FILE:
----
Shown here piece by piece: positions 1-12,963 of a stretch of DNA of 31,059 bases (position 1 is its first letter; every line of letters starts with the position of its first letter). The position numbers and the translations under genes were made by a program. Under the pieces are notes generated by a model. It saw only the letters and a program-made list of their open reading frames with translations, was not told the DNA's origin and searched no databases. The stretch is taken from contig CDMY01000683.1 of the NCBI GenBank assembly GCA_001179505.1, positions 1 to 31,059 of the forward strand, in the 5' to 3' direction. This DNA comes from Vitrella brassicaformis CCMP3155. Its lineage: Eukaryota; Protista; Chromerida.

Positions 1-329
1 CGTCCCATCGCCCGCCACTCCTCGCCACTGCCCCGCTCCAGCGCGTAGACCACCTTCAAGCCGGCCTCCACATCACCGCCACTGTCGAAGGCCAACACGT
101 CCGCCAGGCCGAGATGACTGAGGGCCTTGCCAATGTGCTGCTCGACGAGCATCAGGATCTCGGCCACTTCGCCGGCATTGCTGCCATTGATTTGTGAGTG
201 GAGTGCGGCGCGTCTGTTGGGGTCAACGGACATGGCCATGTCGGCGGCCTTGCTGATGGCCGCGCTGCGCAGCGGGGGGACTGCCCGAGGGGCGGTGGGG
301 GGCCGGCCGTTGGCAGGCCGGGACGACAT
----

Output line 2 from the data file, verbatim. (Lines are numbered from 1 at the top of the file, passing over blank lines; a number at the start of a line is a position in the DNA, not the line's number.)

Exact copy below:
Positions 1-329